P. japonicum (Thumb.) Kanitz seeds were originally harvested in Okayama, Japan and propagated in the laboratory. P. japonicum seeds were surface-sterilized with 5% (v/v) commercial bleach solution (approx. 6% sodium hypochloride; Kao, Tokyo, Japan) with 0.1% (v/v) Triton X-100 (Wako Pure Chemical Industries, Ltd) for 5 minutes. After washed with excess water, the seeds were placed on the GM media, kept overnight in the dark at 4oC, and then transferred to at 25oC for 3 days in darkness. After germination, plants were grown in a chamber under a photoperiod of 16h light/8h dark at 25oC. The commercial maize (Zea mays) seeds were sow directly in moistened filter paper and incubated in growth chamber set up to 26oC under the photoperiod of 16h light/ 8h dark. And rice seeds (Oryza sativa) MAIZE and RICEwere washed in 70% ethanol for 30 s, sterilized in 20% sodium hypochlorite solution for 15 min, rinsed with sterile water, and then incubated in moistened filter paper at 26 °C under a photoperiod of 16h.
For constructing CYCB1;2 pro::YFP, we used the pBGYN binary vector which contains the GATEWAY cassette (Invitrogen) fused to the 5' end of YFP-NLS (Kubo et al., 2005, 43). We first amplified 5' upstream region of CYCB1;2 by PCR using a primer set, CACCATCGTGAAGGTAACATTTACAAC and TTCTCTTTCGTAAAGAGTCTCTGCG. The resulting 1.1-kb fragment containing CYCB1;2 promoter and a part of adjacent gene, was subcloned into a pENTR/D/TOPO vector (Invitrogen), and then integrated into pBGYN using LR clonase (Invitrogen).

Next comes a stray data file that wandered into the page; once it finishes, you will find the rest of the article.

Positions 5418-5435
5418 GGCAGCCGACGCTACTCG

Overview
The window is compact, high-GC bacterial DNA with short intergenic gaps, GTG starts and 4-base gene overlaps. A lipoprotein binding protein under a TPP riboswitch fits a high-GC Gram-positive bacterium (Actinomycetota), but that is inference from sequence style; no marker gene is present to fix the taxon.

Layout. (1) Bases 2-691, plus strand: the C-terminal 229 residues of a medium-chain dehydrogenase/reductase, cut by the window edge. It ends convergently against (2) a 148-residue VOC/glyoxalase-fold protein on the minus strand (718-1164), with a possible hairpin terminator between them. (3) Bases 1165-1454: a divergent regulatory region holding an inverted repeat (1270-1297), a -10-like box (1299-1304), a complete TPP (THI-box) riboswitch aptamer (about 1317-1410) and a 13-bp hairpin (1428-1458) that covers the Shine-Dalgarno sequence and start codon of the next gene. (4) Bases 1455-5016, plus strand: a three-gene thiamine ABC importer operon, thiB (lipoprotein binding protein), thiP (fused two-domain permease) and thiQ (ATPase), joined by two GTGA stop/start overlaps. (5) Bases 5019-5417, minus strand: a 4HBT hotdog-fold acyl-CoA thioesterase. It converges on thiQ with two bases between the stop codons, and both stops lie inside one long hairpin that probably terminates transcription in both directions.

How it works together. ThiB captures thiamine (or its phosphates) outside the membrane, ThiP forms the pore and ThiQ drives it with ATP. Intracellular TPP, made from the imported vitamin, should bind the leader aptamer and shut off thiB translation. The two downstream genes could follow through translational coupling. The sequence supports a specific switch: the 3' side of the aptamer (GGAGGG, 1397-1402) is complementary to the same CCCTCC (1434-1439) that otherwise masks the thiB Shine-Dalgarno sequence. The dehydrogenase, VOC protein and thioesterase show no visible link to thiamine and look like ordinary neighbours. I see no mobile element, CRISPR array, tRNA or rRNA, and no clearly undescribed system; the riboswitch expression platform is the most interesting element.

A. rhizogenes-mediated transformation
3-day-old P. japonicum seedlings were transferred to 15 ml plastic tubes, containing 3-5 ml of A. rhizogenes suspension. Sonication treatment was carried out using the bath sonicator (Ultrasonic automatic washer, AS ONE, Japan) for 10 s unless otherwise indicated at room temperature. Seedlings were removed from the tubes and placed in Petri dishes containing filter paper moistened with bacterial suspension. The dishes were sealed with two turns of surgical tapes and then submitted to a continuous vacuum for 5 minutes. The seedlings were transferred to co-cultivation media (B5 media, 1% (w/v) sucrose, 100 M AS) and kept in the dark at 22oC for 7 days, unless other periods were described. After co-cultivation, plants were placed onto square Petri dishes containing B5 agar media supplemented with antibiotics cefotaxime (300 mg/l). The dishes were sealed with surgical tapes and were incubated at 25oC in vertical position for 3 weeks with the bottom half being covered with aluminium foil. The transformation efficiency was analyzed by counting of cotyledon leaves tissues (plants?) that showed GFP fluorescence under the stereomicroscope Leica MZ16FA.
Genomic DNA extraction and PCR/ RT-PCR amplification.
Total genomic DNA was extracted from 100 mg hairy roots according to the instruction in the Illusta DNA extraction kit PHYTOPURE TM (RPN-8511 GE healthycare). The GFP fragment was amplified using the following primers GFP Fwd 5' - CTG ACC CTG AAG TTC ATC TGC-3' and GFP Rev 5'- TCT TCT GCT TGT CGG CCA TG-3'. The PCR was performed as follows; an initial hot start at 94oC 3min, then 35 cycles of denaturation (94oC 15 s), annealing (55oC 15 s), extension (72oC 30 s), and a final extension of 5 min at 72oC. The 310p0 ng WHICH? pBRC 101 plasmid was used as the positive control. The sequences of virD1 and rolB-specific primers and the amplification protocols are described in . Briefly, the rolB primer amplifies a 780 bp fragment of the TL region from Ri plasmid of A. rhizogenes and the virD1 amplifies a fragment size of 450 bp. The PCR amplification products were analyzed by electrophoresis in 1% agarose gels containing ethidium bromide. For the positive control, a diluted A. rhizogenes (pBRC 101) suspension was used.